Lung cancer screening by low-dose computed tomography results in high rate of false positives

1 Jun 2009

Researchers from the National Institutes of Health (NIH), presenting at the American Society of Clinical Oncology annual meeting, have shown that patients who undergo lung cancer screening with low-dose computed tomography (LDCT) are at high risk for receiving false-positive results.

Several studies evaluating whether lung cancer screening reduces cancer deaths have reported a high incidence of noncalcified nodules (round lesions of unknown cause) among those screened. However, this study marks the first time that the cumulative risk of a false-positive result has been quantified.

The study included 1,610 patients who underwent LDCT screenings and 1,580 who underwent chest x-ray. Participants were between 55 and 74 years old and current or former smokers. They underwent a baseline screening exam, a follow-up exam at one year, and were followed for an additional year. For a patient choosing to undergo LDCT, the risk of obtaining a false-positive result is 21 per cent after one scan and 33 per cent after a second. Patients choosing to undergo chest x-ray screening have a false-positive risk of 9 per cent after one test and 15 per cent after two. False-positive results were defined as noncalcified nodules greater than or equal to 4 mm or other findings that indicated a suspicion of cancer that were later found to be noncancerous.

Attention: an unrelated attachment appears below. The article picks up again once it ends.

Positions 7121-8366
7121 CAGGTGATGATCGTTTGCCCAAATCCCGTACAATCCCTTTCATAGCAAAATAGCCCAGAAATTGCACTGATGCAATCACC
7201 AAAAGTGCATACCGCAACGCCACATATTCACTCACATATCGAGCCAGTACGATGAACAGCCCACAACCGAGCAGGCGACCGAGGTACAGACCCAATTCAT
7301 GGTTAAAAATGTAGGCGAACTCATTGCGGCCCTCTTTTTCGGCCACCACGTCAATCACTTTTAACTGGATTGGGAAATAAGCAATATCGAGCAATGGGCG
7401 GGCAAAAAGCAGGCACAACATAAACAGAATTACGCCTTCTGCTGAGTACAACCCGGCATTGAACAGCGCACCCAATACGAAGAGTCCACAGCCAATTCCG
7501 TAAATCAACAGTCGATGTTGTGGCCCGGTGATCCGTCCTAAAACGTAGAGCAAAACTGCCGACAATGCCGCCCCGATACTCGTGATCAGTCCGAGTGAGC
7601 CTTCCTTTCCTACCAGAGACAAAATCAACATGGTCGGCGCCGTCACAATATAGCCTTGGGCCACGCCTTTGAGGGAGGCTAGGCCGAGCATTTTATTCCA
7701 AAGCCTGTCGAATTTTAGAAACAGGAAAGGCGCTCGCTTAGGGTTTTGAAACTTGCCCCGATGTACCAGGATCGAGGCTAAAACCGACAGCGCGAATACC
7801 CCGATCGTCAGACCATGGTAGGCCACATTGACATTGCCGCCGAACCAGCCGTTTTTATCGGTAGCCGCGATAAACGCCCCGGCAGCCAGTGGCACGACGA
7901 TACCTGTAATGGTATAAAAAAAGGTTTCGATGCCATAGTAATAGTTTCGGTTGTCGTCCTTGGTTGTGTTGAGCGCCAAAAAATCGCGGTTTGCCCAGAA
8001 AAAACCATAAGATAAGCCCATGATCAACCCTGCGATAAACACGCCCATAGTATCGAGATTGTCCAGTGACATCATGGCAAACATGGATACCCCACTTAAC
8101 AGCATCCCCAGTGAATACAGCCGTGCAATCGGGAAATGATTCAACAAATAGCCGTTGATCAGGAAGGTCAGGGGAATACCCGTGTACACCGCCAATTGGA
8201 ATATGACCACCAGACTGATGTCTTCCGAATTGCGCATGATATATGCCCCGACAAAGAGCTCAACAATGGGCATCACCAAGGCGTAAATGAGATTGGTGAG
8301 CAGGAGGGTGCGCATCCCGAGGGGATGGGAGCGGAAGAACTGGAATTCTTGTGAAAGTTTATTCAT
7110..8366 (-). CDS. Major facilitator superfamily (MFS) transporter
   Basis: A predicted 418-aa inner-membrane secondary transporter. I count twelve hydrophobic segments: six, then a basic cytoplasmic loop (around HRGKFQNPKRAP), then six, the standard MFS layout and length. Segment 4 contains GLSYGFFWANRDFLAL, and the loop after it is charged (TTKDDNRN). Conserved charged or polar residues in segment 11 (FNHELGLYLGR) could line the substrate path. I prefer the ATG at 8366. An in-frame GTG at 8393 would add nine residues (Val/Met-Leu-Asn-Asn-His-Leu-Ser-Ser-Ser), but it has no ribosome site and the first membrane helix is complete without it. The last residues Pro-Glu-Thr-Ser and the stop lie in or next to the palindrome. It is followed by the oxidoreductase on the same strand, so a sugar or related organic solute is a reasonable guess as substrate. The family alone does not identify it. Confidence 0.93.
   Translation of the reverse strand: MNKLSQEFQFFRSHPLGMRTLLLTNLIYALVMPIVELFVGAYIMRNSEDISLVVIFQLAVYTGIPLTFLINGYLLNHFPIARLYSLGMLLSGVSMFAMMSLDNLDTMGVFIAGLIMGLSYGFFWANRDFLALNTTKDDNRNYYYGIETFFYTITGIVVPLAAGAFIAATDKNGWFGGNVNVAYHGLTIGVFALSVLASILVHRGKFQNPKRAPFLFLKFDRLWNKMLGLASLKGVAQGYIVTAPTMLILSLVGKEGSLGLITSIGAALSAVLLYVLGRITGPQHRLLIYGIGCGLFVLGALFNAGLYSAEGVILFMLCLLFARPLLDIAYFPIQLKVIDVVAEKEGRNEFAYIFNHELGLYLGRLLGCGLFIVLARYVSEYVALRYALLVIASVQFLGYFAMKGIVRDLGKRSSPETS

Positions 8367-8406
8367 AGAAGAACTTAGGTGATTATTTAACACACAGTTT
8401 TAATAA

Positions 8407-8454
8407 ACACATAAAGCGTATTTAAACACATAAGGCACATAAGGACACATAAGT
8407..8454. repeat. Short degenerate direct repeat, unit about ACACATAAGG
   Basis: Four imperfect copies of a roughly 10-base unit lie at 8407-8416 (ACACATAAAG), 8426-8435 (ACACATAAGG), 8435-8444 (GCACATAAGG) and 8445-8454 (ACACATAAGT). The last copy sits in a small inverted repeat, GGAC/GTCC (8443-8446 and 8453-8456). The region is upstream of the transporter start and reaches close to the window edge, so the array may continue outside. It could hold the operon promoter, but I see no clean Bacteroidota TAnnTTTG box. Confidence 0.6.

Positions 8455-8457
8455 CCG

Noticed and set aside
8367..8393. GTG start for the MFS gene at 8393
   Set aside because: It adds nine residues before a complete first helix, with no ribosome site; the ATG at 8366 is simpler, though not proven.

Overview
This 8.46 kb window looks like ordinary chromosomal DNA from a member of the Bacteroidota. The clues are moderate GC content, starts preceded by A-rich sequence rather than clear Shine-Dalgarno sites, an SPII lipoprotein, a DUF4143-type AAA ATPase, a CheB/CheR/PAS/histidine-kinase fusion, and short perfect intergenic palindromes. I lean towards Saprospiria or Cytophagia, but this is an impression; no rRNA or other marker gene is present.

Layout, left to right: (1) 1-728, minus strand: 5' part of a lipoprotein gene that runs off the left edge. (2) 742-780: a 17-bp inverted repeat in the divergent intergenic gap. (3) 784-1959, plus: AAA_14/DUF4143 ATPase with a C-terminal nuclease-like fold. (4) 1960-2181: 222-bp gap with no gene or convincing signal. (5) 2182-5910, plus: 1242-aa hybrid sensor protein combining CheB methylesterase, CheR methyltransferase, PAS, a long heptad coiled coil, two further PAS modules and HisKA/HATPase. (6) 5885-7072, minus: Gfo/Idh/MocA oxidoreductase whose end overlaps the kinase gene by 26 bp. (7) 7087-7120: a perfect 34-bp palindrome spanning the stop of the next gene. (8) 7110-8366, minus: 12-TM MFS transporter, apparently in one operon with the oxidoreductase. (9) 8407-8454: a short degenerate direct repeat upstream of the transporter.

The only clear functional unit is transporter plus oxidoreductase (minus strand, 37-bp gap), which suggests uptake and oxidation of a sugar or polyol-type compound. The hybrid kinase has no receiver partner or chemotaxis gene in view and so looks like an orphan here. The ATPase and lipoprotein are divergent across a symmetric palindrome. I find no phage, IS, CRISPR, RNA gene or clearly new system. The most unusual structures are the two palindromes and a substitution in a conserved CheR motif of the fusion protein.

Of the patients who had false positives, slightly more than half underwent follow-up imaging exams. In the LDCT group, 6.6 per cent of patients with false positives underwent invasive diagnostic procedures and 1.6 per cent had major surgery. In the x-ray group, 4.2 per cent of patients with false positives underwent invasive follow-up procedures and 1.9 per cent of the total patients in this group had major surgery. Complication rates for patients who had invasive procedures were low, but a few patients had to be hospitalised for a collapsed lung or blood in the lung (less than 1 per cent), and another 1 per cent had to be given antibiotics for infections.

"All medical interventions – including screenings – have not only the potential to benefit patients but also the potential for harm," said Dr. Jennifer M. Croswell, Acting Director of the NIH Office of Medical Applications of Research and the study’s lead author. "We want to give people who are considering lung cancer screening the information they need to make informed decisions about the tests they choose. False-positive results may create increased psychological stress in patients and an increased burden on the healthcare system."

Findings from the study indicated that patients who were current smokers or older than 64 years of age might have an increased risk of false positives, but because the sample sizes were small, the researchers say more studies are needed to confirm those findings.